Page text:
Journalism graduate passionate about story telling

7/18/2013 1:32:29 PM

Danielle Higdon

A passion for writing and sharing inspiring stories is what drew Danielle Higdon of Baie Verte to the field of journalism. As editor of Edmonton Woman Magazine she is putting her exceptional talent to good use.
Danielle entered the journalism program at College of the North Atlantic (CNA) directly out of high school, and since graduating from the program in 2009 has had the opportunity to help people share their stories with the world. She has met and interviewed many inspirational, influential, and exceptional people and has held numerous positions in the in the journalism and communications field – all of which lead to her current position as an editor.
“I have had a passion for writing since I was old enough to hold a pen, but was never certain the best way to utilize it,” said Danielle. “I've also always had a passion for hearing people's stories. I read a lot and was always drawn to memoirs and autobiographies.”
So when Danielle read about the journalism program at CNA, she felt it would be a great way to use her flair for writing to help people share their stories. She chose CNA as it was the only school in the province to offer a journalism program that featured hands-on, realistic training.
“I liked that as a student I would be involved in the production of the campus newspaper, updating the Troubadour website, and even putting together a radio show. Those opportunities drew me to CNA, as opposed to other schools where the majority of my learning would have taken place sitting in a classroom desk.”
While Danielle was always interested in current events and what was happening in the world, she says the program was an eye-opening experience for her.
“It really exposed me to the fine details of journalism, and provided insight into what a career in the field would be like day-to-day. I learned about the importance of meeting deadlines, overcame my anxiety about conducting face-to-face interviews, and was taught how to fine-tune many other necessary skills for the industry, like layout and design, photography, and website maintenance.”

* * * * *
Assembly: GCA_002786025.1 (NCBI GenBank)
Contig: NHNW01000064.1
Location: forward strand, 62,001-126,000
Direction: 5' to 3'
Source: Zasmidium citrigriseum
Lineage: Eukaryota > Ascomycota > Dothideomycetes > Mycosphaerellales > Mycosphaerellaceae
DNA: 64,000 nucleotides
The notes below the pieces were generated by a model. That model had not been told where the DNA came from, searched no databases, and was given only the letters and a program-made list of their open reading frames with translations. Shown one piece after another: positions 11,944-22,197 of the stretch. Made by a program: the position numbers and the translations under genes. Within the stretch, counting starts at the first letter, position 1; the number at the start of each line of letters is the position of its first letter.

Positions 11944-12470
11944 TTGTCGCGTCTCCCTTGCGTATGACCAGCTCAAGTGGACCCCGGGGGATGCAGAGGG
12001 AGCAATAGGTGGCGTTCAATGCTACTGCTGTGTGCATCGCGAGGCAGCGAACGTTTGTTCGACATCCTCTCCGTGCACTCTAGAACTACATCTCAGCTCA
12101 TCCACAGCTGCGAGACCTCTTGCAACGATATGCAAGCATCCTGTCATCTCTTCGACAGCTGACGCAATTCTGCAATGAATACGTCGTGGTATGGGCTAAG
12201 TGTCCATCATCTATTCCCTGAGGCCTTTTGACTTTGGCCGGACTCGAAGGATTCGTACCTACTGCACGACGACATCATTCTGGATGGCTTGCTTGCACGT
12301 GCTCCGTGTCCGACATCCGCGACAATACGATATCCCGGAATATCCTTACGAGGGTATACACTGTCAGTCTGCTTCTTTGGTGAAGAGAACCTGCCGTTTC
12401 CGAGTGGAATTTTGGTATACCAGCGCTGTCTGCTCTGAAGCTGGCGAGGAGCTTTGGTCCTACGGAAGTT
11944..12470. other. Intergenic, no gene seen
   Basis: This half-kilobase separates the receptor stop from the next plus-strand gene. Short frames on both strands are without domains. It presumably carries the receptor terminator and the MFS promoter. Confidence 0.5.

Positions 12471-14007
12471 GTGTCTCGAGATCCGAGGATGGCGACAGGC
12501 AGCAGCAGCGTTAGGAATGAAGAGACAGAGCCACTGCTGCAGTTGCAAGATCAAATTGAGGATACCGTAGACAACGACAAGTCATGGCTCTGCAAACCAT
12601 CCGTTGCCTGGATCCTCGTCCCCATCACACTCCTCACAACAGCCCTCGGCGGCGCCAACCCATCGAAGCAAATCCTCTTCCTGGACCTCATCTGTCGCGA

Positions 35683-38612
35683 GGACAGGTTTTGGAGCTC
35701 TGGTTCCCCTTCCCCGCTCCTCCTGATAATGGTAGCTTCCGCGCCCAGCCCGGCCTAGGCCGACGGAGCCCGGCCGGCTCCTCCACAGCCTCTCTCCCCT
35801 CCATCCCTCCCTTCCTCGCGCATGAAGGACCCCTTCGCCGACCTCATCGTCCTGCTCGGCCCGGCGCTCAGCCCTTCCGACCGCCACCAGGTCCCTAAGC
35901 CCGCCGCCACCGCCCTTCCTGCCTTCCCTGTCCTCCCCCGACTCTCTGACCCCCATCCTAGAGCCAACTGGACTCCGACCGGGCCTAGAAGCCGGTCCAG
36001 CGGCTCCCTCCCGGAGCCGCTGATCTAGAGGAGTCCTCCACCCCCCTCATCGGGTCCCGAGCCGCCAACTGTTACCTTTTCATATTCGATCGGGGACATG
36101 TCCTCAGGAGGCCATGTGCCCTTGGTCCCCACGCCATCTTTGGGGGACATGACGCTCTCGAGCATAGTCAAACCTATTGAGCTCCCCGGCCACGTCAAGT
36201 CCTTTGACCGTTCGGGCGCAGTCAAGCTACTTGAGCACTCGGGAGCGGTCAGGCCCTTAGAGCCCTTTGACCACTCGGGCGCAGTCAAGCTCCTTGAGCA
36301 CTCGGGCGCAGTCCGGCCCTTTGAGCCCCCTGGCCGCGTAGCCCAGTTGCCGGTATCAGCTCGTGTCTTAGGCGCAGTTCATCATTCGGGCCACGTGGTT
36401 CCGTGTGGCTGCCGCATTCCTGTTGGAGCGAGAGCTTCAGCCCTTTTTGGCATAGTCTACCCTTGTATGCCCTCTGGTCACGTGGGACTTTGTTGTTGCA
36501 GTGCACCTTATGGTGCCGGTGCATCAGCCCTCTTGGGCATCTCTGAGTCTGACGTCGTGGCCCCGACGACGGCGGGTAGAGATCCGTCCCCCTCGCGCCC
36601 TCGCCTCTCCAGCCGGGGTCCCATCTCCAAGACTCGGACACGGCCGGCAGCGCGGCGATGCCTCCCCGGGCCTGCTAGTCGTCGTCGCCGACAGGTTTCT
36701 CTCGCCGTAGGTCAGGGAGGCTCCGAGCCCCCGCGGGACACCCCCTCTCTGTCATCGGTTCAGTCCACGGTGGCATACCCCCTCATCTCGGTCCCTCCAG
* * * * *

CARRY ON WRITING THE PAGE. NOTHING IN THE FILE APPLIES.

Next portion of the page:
The smaller class size in the program was also beneficial to Danielle.
“What I appreciated most about the instructors at CNA was that they took the time to get to know each individual students’ strengths and areas for improvement. This is made possible by the smaller class sizes at CNA. The learning environment was a very personal one, and I always felt as though I could speak with my instructors one-on-one whenever I needed to review my performance and receive guidance.
“Also, the instructors were very realistic about the media industry. They emphasized the importance of hard work, professionalism, and attention to detail. All of which have been essential to the success I experienced after graduation.”
The facilities for the program also gave her a realistic experience of what a newsroom is like in the journalism industry.
“The facility was a wonderful learning environment. The newsroom featured up-do-date computers and it was so exciting to learn in a space that wasn't a typical classroom. It really felt like an actual newsroom that you would see at any credible publication, and being able to sit around a large table with classmates and discuss story ideas and plan story lists provided a very interactive feel,” said Danielle .
“For anyone looking to enter the journalism field, the program at CNA is the perfect place to start. It introduces you to all facets of journalism, including print media, radio, television, and internet journalism. It provides you with the freedom to hone your skills in the area that you are most interested in pursuing, for me it was print media, while still encouraging you push beyond your comfort zone and gain beneficial new experience. The communal approach to learning results in a close-knit group of classmates.”